Getting the ship unstuck

I don’t know if you followed the drama of the container ship that got stuck in the Suez Canal last week. It weighed around 220,000 tons. To give you an idea of how heavy that is, how much do you think an African elephant weighs? 6 tons. So the ships around 36,500 elephants heavy. 

But it got stuck. In a really bad place. Like really bad. The Suez Canal is a major shipping artery of the world and they estimate it was holding up around $9.6bn of global trade every day it was blocked. 

To get the ship free they needed to dislodge it. 

To do that needed a serious amount of power. They got some of the biggest baddest tug boats in the world, some pulling, some pushing, some huge cutter suction dredgers, excavators on the shore digging out the nose that got stuck… 

And then finally, what really helped was the moon. A big tide raised the sea levels to a significant height which ultimately helped the ship float free. 

Interestingly people around the world seemed to find in the picture of that stuck ship, a picture of their own lives. 

This meme is a funny example of that.


When the ship was set free the internet exploded with celebration. Somehow this was something to get really excited about. A container ship thousands of kilometres away, had somehow become a magnet for people’s emotions. 

Maybe those meme’s weren’t just funny maybe they were telling us something about how we’re feeling at this time, with the pandemic, the environmental crisis, the uncertainty of employment, the mounting protests and house prices, the rise in mental illness, pressure upon pressure.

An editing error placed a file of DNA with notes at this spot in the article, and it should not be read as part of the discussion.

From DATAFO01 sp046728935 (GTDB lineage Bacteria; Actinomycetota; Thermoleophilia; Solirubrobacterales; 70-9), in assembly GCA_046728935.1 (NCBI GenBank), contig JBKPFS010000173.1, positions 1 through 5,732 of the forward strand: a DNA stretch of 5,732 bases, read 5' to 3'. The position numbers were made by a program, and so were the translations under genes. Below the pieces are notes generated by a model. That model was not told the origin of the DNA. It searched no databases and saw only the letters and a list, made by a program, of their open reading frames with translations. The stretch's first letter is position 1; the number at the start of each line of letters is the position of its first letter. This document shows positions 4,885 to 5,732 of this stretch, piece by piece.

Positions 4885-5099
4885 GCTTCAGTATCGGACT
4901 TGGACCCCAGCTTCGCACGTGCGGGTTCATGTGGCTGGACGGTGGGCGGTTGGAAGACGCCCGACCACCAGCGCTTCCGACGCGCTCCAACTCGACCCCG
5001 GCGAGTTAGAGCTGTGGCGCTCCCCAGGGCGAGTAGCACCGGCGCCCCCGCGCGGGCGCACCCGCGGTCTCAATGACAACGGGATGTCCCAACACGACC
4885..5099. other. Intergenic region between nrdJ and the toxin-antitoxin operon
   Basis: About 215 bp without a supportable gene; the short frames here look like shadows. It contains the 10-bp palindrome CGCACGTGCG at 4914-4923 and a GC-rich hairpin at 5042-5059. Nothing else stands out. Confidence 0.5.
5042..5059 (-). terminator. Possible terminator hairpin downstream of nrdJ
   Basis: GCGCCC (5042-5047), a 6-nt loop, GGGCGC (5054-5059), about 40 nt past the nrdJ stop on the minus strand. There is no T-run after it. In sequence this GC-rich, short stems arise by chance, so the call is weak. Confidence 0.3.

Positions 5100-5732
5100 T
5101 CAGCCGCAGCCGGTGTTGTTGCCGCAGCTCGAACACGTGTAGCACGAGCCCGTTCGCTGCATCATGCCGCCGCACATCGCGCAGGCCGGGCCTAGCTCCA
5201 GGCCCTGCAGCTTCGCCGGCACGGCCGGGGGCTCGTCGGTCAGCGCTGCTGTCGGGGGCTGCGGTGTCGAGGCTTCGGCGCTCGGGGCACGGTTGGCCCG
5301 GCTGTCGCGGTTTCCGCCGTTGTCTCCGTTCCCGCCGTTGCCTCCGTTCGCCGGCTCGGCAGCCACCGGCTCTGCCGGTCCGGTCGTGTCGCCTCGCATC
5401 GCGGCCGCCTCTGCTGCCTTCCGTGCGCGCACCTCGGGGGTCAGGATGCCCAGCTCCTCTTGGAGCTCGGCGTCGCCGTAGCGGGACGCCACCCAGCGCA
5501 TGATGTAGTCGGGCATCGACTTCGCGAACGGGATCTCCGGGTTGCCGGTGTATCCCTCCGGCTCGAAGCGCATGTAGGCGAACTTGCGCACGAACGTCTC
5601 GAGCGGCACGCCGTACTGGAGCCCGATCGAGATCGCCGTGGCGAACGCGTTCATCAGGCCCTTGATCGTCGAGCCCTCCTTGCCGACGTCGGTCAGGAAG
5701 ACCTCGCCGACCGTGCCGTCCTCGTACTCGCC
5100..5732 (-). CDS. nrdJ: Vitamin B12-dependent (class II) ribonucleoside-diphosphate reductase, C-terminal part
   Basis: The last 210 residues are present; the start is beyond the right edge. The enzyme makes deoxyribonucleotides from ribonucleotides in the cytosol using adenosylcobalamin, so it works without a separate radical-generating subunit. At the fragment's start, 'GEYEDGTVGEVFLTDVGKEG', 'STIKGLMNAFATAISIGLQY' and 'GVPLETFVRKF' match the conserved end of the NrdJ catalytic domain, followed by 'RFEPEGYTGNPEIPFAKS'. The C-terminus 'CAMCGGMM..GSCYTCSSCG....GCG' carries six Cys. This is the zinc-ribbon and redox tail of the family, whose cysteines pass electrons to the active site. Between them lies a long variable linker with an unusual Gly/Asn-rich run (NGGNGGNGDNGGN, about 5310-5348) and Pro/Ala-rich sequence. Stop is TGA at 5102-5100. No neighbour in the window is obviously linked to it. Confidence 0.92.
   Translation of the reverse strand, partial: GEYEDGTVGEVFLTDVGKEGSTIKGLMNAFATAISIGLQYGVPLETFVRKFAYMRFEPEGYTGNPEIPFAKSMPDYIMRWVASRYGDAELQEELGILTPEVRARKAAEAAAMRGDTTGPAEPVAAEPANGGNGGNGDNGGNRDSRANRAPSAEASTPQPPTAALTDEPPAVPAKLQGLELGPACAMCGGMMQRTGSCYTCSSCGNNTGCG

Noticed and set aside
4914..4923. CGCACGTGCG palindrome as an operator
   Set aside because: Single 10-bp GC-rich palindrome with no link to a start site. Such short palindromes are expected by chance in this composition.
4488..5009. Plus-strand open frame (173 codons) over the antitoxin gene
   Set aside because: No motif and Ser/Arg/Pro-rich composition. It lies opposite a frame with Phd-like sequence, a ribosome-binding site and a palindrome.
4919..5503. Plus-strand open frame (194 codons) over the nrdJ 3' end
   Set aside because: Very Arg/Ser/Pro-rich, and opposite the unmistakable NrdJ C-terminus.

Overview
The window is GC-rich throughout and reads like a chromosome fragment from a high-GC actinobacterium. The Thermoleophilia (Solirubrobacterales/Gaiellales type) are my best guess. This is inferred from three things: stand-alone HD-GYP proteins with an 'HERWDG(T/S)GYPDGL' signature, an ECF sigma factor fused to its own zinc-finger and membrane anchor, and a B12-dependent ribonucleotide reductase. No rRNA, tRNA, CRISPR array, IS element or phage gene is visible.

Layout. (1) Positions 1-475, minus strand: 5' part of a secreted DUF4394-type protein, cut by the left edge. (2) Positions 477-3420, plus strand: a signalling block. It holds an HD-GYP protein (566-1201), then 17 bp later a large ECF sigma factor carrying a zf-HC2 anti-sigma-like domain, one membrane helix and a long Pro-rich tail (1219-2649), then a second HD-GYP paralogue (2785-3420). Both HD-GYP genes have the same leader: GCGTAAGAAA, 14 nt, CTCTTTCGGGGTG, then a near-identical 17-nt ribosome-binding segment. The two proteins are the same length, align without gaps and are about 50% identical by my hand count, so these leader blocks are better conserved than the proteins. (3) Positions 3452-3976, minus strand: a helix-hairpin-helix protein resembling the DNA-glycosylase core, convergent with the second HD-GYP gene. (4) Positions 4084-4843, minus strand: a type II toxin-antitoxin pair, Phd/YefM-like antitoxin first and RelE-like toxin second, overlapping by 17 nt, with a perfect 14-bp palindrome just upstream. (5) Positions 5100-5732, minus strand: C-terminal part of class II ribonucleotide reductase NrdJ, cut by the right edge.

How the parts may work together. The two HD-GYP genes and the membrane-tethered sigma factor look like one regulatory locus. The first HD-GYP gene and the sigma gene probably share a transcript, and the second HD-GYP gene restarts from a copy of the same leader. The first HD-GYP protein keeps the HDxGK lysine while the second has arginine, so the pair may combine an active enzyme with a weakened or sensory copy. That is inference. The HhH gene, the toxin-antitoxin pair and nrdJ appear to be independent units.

As a global village we seem stuck: desperate for hope and desperate for peace. But unable, despite our best efforts, to find it. And even if we do it only lasts as long as a news story. The container ship is freed but then the next thing we hear is about a mass shooting or some new war or about a friend who’s just been diagnosed with cancer or who’s lost their job. And our hope and our peace evaporates. 

It’s like our global village is like the ship waiting for some power to come and free it from this broken cycle of hope and hope lost. It’s like we know that we could be so much more, we sense our potential, we see it in our art, the brilliance of our science and music, in the infinite beauty of kindness, we sense it in our kids, the wonder of these incredible lives… What could be? What could be? 

And then, reality. Arguments, jealousies, greed, selfishness, sickness, boredom, disappointment that threatens every relationship and every great idea. 

This, it seems, is our lot. Stuck. So much potential. Yet stuck. 

Everywhere Jesus went people got unstuck

These two women were friends and followers of Jesus. Before Jesus was crucified they had witnessed Jesus do some incredible things. It seemed that everywhere that Jesus went people got unstuck. 

People that were stuck in sickness, were healed.

People that were stuck, trapped by demons were delivered. In fact one of these women, Mary had had seven demons driven from her and her life completely changed! No wonder she loved Jesus!

People that were stuck with no where to find food, were miraculously fed.